#TGW: Carter the Star in Win
Robert Carter Jr. scored 20 points and grabbed 13 rebounds in the 73-70 OT win against Boston College
March 13, 2014
By Matt Winkeljohn
The Good Word.
No, it did not go the way it was drawn up because no coach ever builds a game plan or dreams of contingencies for a contest in which his team will go without a field goal for some 10 minutes over the late second half and overtime.
Georgia Tech's Yellow Jackets were able to squeeze out soft smiles Wednesday night, however, because when you win, the screen play matters less than the fact the picture was made, paid for and there were credits to prove all of it.
This was true after Tech's 73-70 win over Boston College in the first round of the ACC Tournament gave the Jackets their first postseason win of any kind in four years. That equated to a big, "Yes!"
Robert Carter Jr. was leading man, the Indiana Jones of a flick where the Jackets (16-16, 6-12) looked frightfully capable of taking on their worst loss of the season for the second March in a row to the same Eagles.
He scored a team-high 20 points, grabbed a game-high 13 rebounds, blocked two shots and played so significantly as to cause one to wonder what the season would have been like if he hadn't missed the first 10 ACC games with a bum knee.
Last spring, Tech jumped out to a 15-0 lead against B.C. only to have Eagles freshman Olivier Hanlan scorch the Jackets for 41 points in a Boston College triumph.
There were moments Wednesday when the same vibe built.
Carter's tip-in of a missed Trae Golden shot with 5:30 left in regulation gave Tech a 61-49 lead. Then, BC closed regulation with a 13-1 run to force OT.
The Jackets pulled out just enough of Jones' whip, though, to force themselves to .500 (16-16, 6-12 ACC) and earn a date today with Clemson.
It took a little bit of chit-chat among the guys to hang on.
"[We were] Just talking to each other, encouraging each other, letting everybody know not to panic; we're still up," Carter recalled. "We lost a pretty big lead or whatever, but just coming in the huddle, making sure . . . we was trying to figure out a way to win.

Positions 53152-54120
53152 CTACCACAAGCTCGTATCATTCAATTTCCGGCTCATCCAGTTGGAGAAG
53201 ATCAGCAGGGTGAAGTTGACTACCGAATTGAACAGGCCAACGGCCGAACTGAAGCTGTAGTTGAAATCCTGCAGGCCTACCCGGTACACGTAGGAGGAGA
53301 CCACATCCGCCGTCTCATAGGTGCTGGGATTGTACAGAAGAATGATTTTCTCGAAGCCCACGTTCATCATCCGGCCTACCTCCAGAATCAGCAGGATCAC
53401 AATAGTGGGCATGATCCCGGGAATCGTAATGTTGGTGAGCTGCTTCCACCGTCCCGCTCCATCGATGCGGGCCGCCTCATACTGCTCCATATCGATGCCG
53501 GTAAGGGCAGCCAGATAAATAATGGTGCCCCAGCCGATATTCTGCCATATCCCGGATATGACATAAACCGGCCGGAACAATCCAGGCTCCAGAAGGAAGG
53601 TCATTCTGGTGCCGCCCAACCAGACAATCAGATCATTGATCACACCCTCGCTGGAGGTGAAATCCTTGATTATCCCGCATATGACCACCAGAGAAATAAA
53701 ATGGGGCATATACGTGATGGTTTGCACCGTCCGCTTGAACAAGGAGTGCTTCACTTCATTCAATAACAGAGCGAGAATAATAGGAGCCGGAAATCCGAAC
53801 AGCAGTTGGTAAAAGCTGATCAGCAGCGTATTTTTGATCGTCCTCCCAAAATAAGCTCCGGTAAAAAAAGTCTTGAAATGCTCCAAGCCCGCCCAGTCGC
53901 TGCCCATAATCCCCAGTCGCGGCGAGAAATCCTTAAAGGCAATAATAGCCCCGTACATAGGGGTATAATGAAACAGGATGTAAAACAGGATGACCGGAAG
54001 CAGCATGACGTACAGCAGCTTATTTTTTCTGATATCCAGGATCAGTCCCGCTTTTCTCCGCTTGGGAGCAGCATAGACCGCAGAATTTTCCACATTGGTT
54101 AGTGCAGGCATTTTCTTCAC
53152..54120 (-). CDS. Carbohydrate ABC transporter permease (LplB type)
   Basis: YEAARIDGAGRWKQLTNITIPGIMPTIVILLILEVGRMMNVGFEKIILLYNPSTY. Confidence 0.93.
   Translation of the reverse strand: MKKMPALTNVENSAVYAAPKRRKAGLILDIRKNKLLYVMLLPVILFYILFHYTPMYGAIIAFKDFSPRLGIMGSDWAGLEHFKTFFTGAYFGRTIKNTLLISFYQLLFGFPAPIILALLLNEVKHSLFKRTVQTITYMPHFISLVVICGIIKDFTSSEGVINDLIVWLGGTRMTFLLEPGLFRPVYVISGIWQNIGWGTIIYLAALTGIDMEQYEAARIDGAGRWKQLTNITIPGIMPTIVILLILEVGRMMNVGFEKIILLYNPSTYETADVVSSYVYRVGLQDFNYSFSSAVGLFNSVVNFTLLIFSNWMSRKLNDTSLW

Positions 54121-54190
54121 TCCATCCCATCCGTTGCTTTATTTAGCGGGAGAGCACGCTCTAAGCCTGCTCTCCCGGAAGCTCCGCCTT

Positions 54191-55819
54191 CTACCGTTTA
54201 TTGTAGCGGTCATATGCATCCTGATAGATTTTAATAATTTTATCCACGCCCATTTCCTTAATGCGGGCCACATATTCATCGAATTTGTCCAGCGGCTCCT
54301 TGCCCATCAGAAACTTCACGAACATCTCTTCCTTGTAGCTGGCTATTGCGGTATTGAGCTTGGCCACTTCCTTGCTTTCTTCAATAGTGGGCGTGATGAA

"And that's all we was worried about in the huddle was trying to figure out a way to win, not let this one get away, and that's what happened."
Who thought that the Jackets would go nearly forever from there without scoring but from the free-throw line? The game looked to be in the bag, much as that fancy golden idol was stuffed in Jones' little sack in that South American temple.
Yet skies overhead darkened - in a different way than when the Greensboro Coliseum lights went dim in the first half - and doom began descending. It turned out Tech was in no temple, but perhaps in a booby trap.
The Jackets had surged to that lead with a massive 12-2 edge in offensive rebounds but would grab just one more over the rest of the game.
There was only one field goal by the Jackets in the final 10, and it was Golden.
Before that, misery as Boston College closed regulation hard.
What was happening?
They could not guard lightly-regarded B.C. forward Patrick Heckman, and to be transparent, a lot of that fell on Carter.
Hey, even Indiana fell short from time to time, which often led Jones into the trouble that afforded the opportunity for heroism downstream.
Heckman averaged 5.5 points this season on 43 percent shooting, but he kept blowing past the bigger Carter from the perimeter and getting to the rim.
The 6-foot-5, 23-year-old junior from Germany was a menace, making six of the eight shots that he took (including half his four 3-pointers-, and throwing in a 7-for-10 night at the free throw line.
He was more like Detlef Schrempf than himself.
Tech head coach Brian Gregory on the other hand, verged on insanity.